By Jill Dougherty
The federal government shutdown, and Washington itself, are under the media microscope around the world.
The political meltdown is being watched with confusion, concern, disgust and even some gloating.
At Thursday’s State Department briefing, spokeswoman Marie Harf gave one example.
Citing local press commentary from Sri Lanka, she said: “The United States, and particularly many in Congress, have urged the government in Sri Lanka to more aggressively pursue reconciliation and a credible government, something we care a lot about.”
But in the Sri Lankan media, one report gave it right back. Harf quoted the article as saying: “Our good governance advice should be packaged and returned to sender.”
“So that’s the message we’re putting out around the world,” Harf added. “We talk a lot about democracy and good governance and institutions, and we have the best of that in the whole world, but right now, we’re not living up to all those standards."
Harf said the shutdown is destructive not only to the State Department but the nation’s foreign policy and the costs are growing daily.
Some examples, she said: the Department of Homeland Security’s federal law enforcement training center in Glynco, Georgia, is closed and that means new diplomatic security agents may be delayed in obtaining initial federal justice training.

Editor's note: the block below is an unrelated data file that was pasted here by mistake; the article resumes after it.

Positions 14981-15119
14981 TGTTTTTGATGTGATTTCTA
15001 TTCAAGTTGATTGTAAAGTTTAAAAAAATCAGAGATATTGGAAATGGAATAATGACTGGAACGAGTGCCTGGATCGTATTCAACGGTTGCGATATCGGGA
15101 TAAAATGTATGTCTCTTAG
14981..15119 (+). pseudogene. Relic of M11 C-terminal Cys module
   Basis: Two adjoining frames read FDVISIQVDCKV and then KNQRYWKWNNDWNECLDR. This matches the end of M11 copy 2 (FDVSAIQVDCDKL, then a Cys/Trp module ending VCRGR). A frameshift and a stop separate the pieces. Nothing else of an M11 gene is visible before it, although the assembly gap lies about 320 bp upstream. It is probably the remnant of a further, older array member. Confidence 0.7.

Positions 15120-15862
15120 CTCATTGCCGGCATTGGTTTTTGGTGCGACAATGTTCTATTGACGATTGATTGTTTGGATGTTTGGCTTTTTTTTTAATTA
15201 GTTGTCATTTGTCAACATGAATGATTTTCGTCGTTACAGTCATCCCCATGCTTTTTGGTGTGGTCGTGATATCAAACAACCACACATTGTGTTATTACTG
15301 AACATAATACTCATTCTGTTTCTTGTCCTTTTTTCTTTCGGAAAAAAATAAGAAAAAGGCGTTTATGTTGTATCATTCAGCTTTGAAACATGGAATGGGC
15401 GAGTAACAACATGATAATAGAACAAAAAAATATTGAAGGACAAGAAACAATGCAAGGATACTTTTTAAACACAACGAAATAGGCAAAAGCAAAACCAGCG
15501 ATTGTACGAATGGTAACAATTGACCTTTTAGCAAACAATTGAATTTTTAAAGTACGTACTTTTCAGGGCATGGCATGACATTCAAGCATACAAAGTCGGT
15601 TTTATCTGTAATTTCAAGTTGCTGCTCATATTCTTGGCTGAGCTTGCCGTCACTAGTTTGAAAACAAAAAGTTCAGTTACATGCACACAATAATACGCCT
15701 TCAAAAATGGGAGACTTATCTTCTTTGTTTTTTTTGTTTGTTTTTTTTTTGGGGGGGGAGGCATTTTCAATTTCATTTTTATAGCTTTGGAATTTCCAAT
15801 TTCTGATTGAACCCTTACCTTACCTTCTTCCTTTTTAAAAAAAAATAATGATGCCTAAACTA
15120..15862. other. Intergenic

Strengthening diplomatic security abroad, in turn, is being affected.
New security enhancements and upgrade projects around the world depend on FY 2014 money but that money is no longer available for some of the enhancements recommended by the Accountability Review Board that investigated the deadly terror attack on the U.S. diplomatic mission in Benghazi .
Security assistance funding for Israel for fiscal year 2014 is not available and could be delayed, Harf said. And there is no new funding for supporting the peacekeeping mission in the Sinai between Israel and Egypt.
During a time of delicate diplomacy with Iran, the Treasury’s Office for Foreign Asset Control, (OFAC) has furloughed almost all of its staff.
“We think this is an unhelpful and contradictory message to send at this time,” Harf said, “when everyone is looking to see whether a combination of tough sanctions, on the one hand, and equally tough diplomacy can push Iran to address the world’s concerns about its nuclear program.”
Because of the shutdown, President Barack Obama’s trip to Asia this weekend has been curtailed and the White House still isn’t confirming whether the overall trip will take place.
Secretary of State John Kerry will fill in for the president in the Philippines and Malaysia. The South China Morning Post splashed a headline across its web page: “Obama cancels part of Asian Pacific visit while (Chinese President) Xi begins first trip as President.”
At Thursday’s briefing, Marie Harf said the State Department is deferring to the White House on whether Obama should go to Asia but she said: “We hear a lot from Congress and from other folks about American exceptionalism, about going out there and being the leader in the world. Well, it’s hard to do that if we don’t have funding to even send people overseas to talk about our interests, or priorities and our policies.”